It's #TeamlistMonday today with the four 21-man squads for Wednesday's ANZAC Day matches named. Voda...
19 mins ago - 1 Likes
At a time when it was desperately needed, the NRL today got some good news - but it comes with a sting in the tail.
The signing by Jarryd Hayne of a new four year contract with the Eels is good news for the Eels and for rugby league. It puts an end to the stories about Hayne "considering" a switch to the Western Sydney AFL team.
Frankly Hayne deserves full credit today for raising the salary cap issue, and what he sees as the need for the NRL to adopt a more flexible approach to it.
The NRL has an intransigent approach to the issue. One can only assume that if, and when, the NRL clubs own the game, intransigence will become outright opposition!
This week's evidence before the Productivity Commission on the reliance of NRL clubs on poker machine revenue won't surprise readers of this column - but it seems to have come as a real surprise to some media commentators. He NRL and Leagues Clubs Australia both made submissions that in truth paint a grim picture of the financial position of a majority of NRL clubs - and the equally tenuous state of leagues clubs that help fund the game at the grass roots level.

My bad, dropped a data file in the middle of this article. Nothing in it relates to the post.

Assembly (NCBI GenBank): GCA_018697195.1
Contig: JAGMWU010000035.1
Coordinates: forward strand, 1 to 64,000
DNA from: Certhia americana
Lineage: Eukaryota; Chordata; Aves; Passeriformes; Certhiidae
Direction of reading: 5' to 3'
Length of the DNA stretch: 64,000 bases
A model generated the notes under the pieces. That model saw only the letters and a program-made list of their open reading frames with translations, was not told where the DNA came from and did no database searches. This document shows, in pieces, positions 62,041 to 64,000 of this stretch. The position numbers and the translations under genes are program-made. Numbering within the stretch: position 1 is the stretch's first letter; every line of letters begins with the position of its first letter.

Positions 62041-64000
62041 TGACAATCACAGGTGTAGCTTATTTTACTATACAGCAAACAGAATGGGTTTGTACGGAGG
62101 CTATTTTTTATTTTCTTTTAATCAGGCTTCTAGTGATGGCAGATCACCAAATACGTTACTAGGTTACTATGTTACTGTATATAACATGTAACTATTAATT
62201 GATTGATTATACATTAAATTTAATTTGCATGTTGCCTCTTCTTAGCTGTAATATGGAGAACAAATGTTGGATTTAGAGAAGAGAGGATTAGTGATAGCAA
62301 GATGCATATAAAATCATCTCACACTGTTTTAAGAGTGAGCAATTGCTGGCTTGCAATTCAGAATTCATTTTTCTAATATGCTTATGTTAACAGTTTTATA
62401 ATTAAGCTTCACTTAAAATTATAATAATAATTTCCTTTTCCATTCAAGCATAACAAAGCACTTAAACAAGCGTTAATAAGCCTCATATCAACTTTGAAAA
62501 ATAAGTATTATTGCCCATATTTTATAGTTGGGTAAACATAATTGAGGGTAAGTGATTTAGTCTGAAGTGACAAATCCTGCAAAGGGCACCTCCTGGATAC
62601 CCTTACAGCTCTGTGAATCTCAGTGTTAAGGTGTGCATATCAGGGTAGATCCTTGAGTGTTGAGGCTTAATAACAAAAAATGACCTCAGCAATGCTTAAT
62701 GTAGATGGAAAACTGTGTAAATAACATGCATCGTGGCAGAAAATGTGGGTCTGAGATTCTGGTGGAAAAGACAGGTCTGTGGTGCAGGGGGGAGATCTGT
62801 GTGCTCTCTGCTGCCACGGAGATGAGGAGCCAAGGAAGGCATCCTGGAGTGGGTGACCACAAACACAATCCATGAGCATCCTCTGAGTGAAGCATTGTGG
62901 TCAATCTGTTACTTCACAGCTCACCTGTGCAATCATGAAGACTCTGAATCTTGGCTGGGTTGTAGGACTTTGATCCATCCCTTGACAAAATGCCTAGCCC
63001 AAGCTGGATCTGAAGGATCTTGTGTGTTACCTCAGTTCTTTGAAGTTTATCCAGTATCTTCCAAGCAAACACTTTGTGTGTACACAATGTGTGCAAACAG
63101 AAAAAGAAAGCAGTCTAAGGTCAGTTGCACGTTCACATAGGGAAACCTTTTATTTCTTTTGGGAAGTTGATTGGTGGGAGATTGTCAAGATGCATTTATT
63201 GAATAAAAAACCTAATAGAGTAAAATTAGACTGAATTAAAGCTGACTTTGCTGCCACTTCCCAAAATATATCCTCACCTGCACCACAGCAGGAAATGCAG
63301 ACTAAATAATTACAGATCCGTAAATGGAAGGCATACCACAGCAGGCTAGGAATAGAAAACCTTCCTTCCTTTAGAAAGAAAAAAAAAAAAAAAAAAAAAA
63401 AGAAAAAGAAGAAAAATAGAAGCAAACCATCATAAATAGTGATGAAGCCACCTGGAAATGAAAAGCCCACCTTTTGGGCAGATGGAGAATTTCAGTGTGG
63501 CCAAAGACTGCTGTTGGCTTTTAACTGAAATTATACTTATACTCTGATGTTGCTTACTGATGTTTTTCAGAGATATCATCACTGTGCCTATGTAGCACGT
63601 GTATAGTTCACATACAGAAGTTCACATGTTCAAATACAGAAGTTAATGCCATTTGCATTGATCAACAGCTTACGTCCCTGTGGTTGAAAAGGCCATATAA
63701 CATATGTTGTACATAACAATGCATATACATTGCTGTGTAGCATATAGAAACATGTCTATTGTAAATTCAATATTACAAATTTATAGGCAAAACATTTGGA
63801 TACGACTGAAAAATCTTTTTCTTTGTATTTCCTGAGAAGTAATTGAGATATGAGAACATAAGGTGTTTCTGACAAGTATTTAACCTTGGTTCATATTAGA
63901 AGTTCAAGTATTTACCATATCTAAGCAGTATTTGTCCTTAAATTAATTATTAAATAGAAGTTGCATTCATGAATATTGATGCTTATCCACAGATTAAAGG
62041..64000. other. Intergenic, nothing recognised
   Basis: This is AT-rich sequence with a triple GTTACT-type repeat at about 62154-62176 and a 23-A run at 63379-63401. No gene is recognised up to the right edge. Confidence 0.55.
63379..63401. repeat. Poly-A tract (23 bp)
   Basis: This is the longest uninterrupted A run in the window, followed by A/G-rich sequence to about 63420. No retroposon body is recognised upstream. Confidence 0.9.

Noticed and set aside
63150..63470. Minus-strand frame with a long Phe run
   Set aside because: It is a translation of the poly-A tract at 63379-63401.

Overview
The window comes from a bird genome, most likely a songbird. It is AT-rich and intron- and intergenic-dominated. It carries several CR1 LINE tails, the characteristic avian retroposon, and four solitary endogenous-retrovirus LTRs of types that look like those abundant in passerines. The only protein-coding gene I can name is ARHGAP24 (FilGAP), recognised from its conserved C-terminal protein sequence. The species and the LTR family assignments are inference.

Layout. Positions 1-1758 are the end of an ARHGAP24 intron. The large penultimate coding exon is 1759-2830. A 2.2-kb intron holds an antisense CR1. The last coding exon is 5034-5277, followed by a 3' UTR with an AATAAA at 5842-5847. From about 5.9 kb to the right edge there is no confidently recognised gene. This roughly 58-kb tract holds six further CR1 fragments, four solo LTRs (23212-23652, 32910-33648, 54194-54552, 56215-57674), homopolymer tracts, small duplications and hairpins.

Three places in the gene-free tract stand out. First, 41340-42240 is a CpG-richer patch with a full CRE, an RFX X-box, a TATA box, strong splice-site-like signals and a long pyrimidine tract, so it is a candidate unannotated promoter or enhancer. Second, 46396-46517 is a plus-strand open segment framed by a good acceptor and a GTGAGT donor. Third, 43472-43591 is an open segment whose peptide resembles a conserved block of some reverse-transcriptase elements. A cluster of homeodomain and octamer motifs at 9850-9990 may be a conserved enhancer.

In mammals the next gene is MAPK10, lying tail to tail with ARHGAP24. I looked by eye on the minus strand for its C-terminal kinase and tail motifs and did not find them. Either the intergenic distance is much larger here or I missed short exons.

The Leagues Clubs CEO might have been overstating the position when he said that if the Productivity Commission's proposed changes to gaming machine laws were implemented "only five or six privately owned teams would survive".
What he was really saying is that the majority of NRL clubs simply could not survive if there was a downturn in gaming machine revenue brought about by tougher controls as the Productivity Commission envisages.
That is the main reason why Jarryd Hayne's call for more flexibility on salary cap arrangements to ensure the game retains "elite" players is going to fall on death ears.
Hayne is not asking for much, nor have I through this column.
All he wants is flexibility so the game can retain the best players - and he wants that to be done through more flexible third party sponsorship arrangements.
The reality is that the tight guidelines governing third party arrangements mean that they are hard to secure.
No one is suggesting a massive hike in the total salary cap. Clearly, the majority of NRL clubs simply could not afford that, and uncertainties remain over the game's overall funding.
But surely the system can be "tweaked" so that clubs wanting to retain the best players can do so through third party sponsorship arrangements?
The retention of Jarryd Hayne for the next five years is good news - in a very bad news week!